Paying with chip and pin is now an afterthought at the point of sale.
In the UK 5% of all point of sale transactions were made by mobile devices in 2017; given the current payments landscape, where the preference for digital payments has only been accelerated by COVID-19, this percentage is set to increase.
By 2022, 28% of all point of sale transactions will be made by mobile devices in the UK. Whilst this is a considerable increase, on a global scale, 22% of all transactions made accumulatively at the point of sale worldwide; are made with digital wallets.
As businesses across e-commerce and in-store verticals adjust to processing within a pandemic, merchants across the globe are seeking advice as to how to scale contactless solutions in-store.
Some of the reasons to endorse contactless payments in-store are:
Cashless and cardless payments are touchless.
Customers can now pay contactless at an increased limit of £45 (up from £30), or more with Apple and Google Pay (depending on the issuing bank).
Businesses can expand outside of the restrictions their business premises impose on creating a safe shopping space for customers, with remote or MPOS options.
Merchants can open themselves up to a wider variety of payment options that cater to a broader range of customer preferences and concerns.
Merchants can adopt payment methods that scale across multiple commerce channels.
The customer experience is built up of 3 fundamental factors:
Demand: ex. are you able to provide the payment options that the customer prefers to pay with at your online or in-store checkout?
Security: ex. is the customer’s privacy protected from data breaches and fraud?
Safety: ex can the customer trust you - now, more than ever, to protect them, whilst making a purchase in-store - or on the receipt of goods?
Going contactless is the way to cater to the best customer experience, and there are multiple ways to do this at the point of sale.
Generating an effective customer experience at the point of sale should be considered one that is:
Touchless - give your customer a number of contactless payment methods to choose from when checking out, for a safer and cleaner payment process.
Speedy - the less time your customer spends in-store, the safer and more efficient your checkout process is.
Self-serve - your customer does not need to interact unnecessarily with members of staff. Self-serve checkout options are safer and more convenient for customers.
Shopless - mobile point of sale options allow you to expand your premises to spaces that can accommodate ventilated and socially distanced areas for your customers to shop safely in.
In-app enabled - facilitate omnichannel payments by allowing your customer to pay in-app or via a link so they minimise the overall time spent in-store browsing or making a purchase.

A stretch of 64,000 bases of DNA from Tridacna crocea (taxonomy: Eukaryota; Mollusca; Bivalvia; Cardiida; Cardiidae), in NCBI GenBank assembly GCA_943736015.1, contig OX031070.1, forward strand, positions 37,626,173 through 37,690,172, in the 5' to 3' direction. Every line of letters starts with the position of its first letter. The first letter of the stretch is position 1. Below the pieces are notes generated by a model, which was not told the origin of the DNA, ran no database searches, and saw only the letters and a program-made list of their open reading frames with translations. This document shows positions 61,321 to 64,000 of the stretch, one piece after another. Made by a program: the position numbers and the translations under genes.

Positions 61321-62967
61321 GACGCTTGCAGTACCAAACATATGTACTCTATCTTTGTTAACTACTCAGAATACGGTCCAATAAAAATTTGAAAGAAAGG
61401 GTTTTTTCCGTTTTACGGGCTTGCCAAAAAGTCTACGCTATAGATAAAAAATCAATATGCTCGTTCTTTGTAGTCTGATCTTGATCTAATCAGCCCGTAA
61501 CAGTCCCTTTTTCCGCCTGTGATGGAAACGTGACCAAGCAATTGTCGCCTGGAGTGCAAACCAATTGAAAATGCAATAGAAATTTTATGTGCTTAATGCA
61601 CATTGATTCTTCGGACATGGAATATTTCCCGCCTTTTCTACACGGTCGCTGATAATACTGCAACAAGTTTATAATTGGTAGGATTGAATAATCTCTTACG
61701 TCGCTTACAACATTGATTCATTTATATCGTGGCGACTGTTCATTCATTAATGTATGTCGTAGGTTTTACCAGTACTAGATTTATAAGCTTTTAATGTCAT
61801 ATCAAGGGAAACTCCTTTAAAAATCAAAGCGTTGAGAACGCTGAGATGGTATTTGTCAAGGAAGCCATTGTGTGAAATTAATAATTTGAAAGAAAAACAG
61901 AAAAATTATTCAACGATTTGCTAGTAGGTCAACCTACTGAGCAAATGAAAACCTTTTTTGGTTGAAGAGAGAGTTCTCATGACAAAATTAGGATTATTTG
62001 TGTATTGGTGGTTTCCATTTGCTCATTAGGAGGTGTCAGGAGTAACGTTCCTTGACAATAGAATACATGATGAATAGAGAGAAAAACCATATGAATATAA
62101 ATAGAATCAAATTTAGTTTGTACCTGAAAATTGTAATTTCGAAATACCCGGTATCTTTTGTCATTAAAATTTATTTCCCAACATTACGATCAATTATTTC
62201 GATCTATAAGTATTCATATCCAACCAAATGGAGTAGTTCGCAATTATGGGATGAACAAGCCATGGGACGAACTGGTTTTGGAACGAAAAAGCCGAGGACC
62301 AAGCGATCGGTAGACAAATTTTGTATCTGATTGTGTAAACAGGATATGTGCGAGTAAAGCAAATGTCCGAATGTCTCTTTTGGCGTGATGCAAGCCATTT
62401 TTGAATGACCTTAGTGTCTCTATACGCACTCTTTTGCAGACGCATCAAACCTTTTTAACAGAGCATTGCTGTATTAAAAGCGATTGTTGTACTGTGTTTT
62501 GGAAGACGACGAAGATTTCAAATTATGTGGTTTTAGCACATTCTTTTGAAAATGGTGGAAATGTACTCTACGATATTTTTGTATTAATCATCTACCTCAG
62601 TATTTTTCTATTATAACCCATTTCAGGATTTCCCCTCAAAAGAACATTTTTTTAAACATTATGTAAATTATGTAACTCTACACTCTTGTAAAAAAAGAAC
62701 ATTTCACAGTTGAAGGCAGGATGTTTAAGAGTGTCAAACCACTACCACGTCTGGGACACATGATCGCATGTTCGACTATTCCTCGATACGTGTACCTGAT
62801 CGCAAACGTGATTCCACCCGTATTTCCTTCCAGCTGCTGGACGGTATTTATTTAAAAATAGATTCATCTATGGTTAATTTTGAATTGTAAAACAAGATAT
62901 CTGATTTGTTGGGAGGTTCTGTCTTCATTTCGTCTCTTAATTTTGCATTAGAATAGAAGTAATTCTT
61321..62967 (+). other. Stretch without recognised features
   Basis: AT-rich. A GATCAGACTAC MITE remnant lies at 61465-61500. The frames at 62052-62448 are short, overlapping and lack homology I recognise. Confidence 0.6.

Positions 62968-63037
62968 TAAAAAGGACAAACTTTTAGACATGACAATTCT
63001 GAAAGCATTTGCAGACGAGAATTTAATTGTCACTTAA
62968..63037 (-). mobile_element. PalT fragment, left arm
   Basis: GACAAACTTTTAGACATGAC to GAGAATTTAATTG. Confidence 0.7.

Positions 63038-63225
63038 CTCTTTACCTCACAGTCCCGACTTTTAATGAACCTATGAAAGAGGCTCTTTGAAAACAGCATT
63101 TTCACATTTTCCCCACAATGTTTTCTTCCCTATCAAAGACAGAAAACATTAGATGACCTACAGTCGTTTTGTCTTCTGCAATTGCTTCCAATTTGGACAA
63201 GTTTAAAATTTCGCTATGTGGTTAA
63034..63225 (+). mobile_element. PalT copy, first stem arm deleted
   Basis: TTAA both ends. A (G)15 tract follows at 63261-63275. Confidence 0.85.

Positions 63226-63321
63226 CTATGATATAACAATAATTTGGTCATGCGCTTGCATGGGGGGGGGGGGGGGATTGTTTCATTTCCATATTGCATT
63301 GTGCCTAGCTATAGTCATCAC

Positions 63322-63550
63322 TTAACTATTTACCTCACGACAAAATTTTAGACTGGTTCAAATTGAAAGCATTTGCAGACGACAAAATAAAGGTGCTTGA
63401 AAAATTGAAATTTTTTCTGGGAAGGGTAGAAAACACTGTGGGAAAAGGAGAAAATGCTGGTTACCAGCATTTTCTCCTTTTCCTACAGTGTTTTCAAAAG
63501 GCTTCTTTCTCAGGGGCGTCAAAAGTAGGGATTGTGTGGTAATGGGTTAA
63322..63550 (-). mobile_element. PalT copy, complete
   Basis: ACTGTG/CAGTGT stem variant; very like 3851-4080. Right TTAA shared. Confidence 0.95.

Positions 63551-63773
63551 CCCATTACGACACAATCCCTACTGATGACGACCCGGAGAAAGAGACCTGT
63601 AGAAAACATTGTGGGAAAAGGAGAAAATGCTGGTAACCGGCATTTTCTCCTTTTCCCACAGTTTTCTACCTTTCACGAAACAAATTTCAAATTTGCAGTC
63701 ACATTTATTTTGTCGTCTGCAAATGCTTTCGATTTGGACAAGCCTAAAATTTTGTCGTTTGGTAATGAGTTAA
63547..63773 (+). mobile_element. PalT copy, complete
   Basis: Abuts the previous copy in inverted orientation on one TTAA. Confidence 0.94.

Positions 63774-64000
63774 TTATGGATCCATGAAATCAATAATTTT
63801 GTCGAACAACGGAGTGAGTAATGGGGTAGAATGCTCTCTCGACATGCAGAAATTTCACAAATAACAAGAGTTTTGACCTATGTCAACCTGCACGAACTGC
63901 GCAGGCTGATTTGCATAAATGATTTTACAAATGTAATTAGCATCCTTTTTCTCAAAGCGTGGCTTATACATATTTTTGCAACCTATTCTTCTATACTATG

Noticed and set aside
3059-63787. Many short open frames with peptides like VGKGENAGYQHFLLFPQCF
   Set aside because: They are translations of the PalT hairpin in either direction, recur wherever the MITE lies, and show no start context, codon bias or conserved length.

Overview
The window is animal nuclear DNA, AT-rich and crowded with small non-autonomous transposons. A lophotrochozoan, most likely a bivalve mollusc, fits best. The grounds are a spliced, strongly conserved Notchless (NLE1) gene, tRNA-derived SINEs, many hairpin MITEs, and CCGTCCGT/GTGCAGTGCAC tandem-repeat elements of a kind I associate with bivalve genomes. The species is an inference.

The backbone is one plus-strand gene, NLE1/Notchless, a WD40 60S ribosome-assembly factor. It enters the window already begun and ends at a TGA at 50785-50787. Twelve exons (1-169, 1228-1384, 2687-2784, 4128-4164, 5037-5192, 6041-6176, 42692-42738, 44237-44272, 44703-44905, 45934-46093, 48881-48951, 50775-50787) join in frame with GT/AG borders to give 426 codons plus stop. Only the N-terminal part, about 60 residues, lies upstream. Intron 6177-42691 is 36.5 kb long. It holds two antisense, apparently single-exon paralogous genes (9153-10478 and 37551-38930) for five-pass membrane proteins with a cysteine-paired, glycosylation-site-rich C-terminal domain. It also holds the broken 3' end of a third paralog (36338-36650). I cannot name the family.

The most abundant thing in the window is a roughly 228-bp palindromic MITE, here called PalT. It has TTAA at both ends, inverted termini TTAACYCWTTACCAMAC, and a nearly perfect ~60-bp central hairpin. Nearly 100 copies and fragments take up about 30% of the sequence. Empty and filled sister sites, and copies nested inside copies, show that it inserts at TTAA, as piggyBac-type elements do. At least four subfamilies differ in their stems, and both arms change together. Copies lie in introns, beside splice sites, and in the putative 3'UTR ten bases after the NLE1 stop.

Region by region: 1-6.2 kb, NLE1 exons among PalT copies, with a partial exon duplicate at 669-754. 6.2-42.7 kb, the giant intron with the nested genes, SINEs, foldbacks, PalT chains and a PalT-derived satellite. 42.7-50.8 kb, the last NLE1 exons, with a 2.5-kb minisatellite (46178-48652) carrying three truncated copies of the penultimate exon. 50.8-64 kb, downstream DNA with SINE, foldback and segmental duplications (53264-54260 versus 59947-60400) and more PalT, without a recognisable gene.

5 ways to go contactless directly via your POS machine:
Enabling a plethora of contactless methods at the point of sale fosters the longevity of brick and mortar retail in an age where e-commerce is not only more convenient - but safer.
Alternative payments such as the methods listed below, can facilitate the transaction of debit and credit cards, whilst housing your own branded loyalty schemes via their digital wallet facilities:
The use of QR codes within the western payments landscape is set to grow alongside the adoption of contactless payment methods and digital payments.
Holding the same status that NFC does in Europe - through digital wallets AliPay and WeChat, QR codes are used by 64% of Chinese shoppers to make payments. On track to gain this same popularity in the west; QR codes are set to account for 10-15% of all payments by 2023.
With global leader in digital payments Apple Pay, also looking to invest in QR payments, the this payment method should be considered an easy payment touchpoint into venues within the hospitality sector.
Is contactless safe for business?
Concerns regarding security have made the transition for those outside of the digital payment sector’s demographic difficult.
However - as we've mentioned - prior to pandemic figures, digital wallets already accounted for 22% of global spending at the point of sale in 2019. Without the effect of the pandemic, this was predicted to increase to 30% by 2024.
For those less familiar with the increasing comfort surrounding digital payments - beyond the scope of providing a contactless solution at the point of sale - digital payments offer compliance with required payment regulations and security within the EEA.
For example, digital payments require two-factor authentication, which is typically done via the customer’s touch or face ID. This is just one method of complying with the mandated regulatory compliance for secure customer authentication (PSD2).
Where Contactless Payments stand:
In-store, Mastercard recorded a marked increase of cashless payments across 15 markets by almost 40% within the first quarter of 2020. Similarly, Visa noted a 150% increase over the last year - predating the coronavirus pandemic.
With 7 in 10 customers planning to use contactless more often, 64% of customers in Europe revealed that ‘tap and pay’ was now their preferred way to pay in-store.
According to 451 research, 46% of customers prefer the flexibility of skipping a queue when paying at a mobile point of sale, and a further 68% prefer the advanced convenience of paying within a mobile app within a store.
A closer look at the digital shift:
The rise of digital banks such as Monzo and Starling perhaps surmises the desire for convenience and the need for a comprehensive payments experience. With the development of open-banking also contributing to the holistic capabilites of mobile devices as a one dynamic banking ecosystem; the trajectory of digital payments is unlikely to slow down.